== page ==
Wednesday, December 5, 2007

Editor Interview: Aimee Jackson



Meet Editor Aimee Jackson!
Publisher: Sleeping Bear Press
Web site: www.sleepingbearpress.com

Bio:
After graduating from the University of Kansas, I joined the Peace Corps and lived and taught in Ukraine. I’d grown up an army brat and was conditioned for travel and cultural exploration. After returning home, I entered graduate school at Northern Arizona University where I earned my M.A. and began working in publishing. I started my career at Northland Publishing in Flagstaff and helped launch their children’s imprint, Rising Moon. I worked there for five or so years before moving to Minneapolis, MN to work for NorthWord Books for Young Readers, where I was the editorial director for several years. I now work for Sleeping Bear Press as a senior editor, and enjoy the heck out of my job. Sleeping Bear is based in Chelsea, Michigan, but I work remotely from my home office in Minneapolis. My husband works in sports television in the Cities, and we have the most adorable curly-headed three year old, who continues to teach me about what makes books work, and what doesn’t. Sharing books with my own child—and especially books I’ve made—is a joy for me beyond measure.

Interview
Q: When did you first realize you wanted to become an editor?
A: I was in grad school studying to be a professor. I realized quickly that academia was not where I wanted to spend my life, but I didn’t know what else to do. One summer I was in a technical writing and editing class and an internship posting was handed around for an editorial assistant position at a local publishing house. Even as late as grad school it never occurred to me that you could work in publishing. I applied, I got the job, and I never left the field. Here I could be close to the writing process and be a part of making something lasting and real. Books were my childhood—and to think I could be a part of that as an adult!

Q: What were some of the most influential books you read as a child?
A: The Velveteen Rabbit, Charlotte’s Web, everything Ramona Quimby, all the Little Golden books, Shel Silverstein, the Grimm's tales

Q: How do you balance your career and your family?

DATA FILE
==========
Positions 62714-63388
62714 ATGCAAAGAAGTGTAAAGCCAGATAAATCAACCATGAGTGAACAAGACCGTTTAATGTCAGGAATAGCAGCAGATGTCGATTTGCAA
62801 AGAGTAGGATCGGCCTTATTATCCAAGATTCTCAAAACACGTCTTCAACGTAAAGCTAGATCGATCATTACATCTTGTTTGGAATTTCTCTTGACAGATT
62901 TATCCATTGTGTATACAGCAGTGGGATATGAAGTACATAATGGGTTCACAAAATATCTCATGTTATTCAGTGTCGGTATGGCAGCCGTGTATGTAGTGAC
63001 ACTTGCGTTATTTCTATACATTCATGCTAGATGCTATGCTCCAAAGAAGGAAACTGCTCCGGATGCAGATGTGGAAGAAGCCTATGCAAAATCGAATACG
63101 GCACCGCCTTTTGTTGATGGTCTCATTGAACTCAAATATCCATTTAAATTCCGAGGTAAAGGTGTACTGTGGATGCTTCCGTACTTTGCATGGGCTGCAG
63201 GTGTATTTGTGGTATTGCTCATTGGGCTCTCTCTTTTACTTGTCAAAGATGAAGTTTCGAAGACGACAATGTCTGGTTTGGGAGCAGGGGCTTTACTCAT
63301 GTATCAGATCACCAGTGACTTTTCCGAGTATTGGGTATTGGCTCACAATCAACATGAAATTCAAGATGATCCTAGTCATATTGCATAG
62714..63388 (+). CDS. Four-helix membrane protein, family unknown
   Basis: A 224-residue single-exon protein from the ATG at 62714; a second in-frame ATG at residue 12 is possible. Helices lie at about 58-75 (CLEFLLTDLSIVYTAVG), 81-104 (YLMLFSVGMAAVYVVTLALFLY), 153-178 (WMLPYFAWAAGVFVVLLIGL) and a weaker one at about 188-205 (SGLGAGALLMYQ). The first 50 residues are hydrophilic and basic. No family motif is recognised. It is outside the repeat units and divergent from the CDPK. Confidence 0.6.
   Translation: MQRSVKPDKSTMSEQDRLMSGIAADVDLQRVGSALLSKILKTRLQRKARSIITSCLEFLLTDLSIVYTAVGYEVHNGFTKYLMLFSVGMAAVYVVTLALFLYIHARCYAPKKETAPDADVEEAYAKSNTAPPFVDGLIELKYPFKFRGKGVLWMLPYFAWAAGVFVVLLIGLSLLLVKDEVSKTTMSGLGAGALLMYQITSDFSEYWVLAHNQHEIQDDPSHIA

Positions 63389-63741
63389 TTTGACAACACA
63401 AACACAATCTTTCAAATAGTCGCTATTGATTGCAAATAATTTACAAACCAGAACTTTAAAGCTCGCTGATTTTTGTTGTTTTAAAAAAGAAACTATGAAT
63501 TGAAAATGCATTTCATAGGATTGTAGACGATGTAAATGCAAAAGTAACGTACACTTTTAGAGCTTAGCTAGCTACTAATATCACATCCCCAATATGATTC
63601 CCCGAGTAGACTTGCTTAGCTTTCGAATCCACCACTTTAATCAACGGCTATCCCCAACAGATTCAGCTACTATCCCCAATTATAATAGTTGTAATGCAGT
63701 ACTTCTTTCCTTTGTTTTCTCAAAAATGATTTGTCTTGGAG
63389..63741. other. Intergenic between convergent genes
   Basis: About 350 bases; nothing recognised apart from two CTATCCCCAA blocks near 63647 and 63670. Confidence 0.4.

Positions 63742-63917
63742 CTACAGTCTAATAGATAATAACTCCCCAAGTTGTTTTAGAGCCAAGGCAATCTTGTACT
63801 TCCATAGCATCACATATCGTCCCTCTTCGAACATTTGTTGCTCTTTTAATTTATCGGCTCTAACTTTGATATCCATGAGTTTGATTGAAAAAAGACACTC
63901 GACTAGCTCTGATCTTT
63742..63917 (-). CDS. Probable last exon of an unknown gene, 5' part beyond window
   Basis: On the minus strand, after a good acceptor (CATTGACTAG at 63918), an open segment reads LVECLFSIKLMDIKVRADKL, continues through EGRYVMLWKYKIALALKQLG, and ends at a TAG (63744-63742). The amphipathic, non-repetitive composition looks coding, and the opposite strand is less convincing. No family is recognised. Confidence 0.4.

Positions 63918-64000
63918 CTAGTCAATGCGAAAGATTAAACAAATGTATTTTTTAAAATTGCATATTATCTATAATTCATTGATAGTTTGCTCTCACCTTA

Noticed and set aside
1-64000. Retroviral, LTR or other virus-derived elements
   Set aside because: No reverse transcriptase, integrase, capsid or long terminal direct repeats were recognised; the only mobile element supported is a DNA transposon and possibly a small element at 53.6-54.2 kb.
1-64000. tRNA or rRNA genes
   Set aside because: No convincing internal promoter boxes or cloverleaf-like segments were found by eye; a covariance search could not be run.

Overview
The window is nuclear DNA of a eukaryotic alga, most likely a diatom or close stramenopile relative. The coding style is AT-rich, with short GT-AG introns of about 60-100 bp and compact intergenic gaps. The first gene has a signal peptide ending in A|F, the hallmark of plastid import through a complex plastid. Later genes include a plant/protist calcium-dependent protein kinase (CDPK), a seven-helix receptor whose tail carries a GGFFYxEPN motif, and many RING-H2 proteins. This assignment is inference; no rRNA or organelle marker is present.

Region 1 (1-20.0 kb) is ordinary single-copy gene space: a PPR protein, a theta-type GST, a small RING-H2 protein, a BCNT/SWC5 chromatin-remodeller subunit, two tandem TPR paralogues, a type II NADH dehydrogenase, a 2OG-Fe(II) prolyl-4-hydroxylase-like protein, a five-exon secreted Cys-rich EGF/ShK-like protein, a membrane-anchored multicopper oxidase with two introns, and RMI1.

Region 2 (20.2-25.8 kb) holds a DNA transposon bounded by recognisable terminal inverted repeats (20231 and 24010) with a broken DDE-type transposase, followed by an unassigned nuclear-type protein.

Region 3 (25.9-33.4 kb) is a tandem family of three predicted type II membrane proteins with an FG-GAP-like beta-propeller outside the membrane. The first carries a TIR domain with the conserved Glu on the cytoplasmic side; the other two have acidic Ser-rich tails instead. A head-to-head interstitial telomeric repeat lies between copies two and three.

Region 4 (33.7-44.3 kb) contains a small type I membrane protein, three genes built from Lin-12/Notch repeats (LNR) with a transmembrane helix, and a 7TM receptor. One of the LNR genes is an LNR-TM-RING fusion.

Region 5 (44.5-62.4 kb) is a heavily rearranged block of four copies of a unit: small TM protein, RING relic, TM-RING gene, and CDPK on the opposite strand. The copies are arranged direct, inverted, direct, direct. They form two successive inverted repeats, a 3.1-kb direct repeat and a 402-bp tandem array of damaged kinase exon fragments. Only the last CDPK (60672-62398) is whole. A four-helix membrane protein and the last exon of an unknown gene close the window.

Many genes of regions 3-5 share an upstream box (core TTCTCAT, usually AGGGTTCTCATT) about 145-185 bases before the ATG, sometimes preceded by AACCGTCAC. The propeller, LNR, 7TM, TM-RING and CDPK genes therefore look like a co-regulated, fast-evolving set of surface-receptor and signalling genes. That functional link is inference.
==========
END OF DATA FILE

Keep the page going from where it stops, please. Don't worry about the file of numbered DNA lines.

A: I’m still trying to figure this one out! Though I always feel overwhelmed by it all, the most important thing I’ve figured out is to be fully present for each—when I’m at work I’m at work. When I’m at home I’m at home. When the two cross over too much, I don’t feel like I do a good job at either.

Q: Share one tip you’d like to give about writing nonfiction for kids.
A: I find that writers who are truly excited about their subject can make any topic lively, entertaining, and engaging. Know your audience—I know that’s a phrase that gets tossed around a lot, but it really can’t be said enough. In nonfiction, you have to know what prior knowledge you can and can’t assume so you know when to further define something you’ve written. The creative process of writing nonfiction involves making decisions about what to leave out—how deeply you can go into a subject—while still conveying what you hope to get across. I think the best nonfiction writing is efficient, and yet as entertaining to read as fiction.




Please note: If you’re an author, illustrator, or editor and would like to be considered for an interview on this blog, please contact Nancy and let her know.

3 comments:

Catherine said...

What a great interview! It's nice to know publishers are human, too!

Veronica said...

Thanks for taking the time to share with us! As a novice writer, I appreciate the advice about keeping a specific audience in mind. It's definitely a challenge in a fun kind of way!
Veronica Walsh

sherri crawford said...

Aimee, thanks for pausing during your busy schedule to share a little about your life as a mom and editor. It's so nice to put a face on the word "editor." Thanks for the great advice as well!
Sheryl (Sherri Crawford)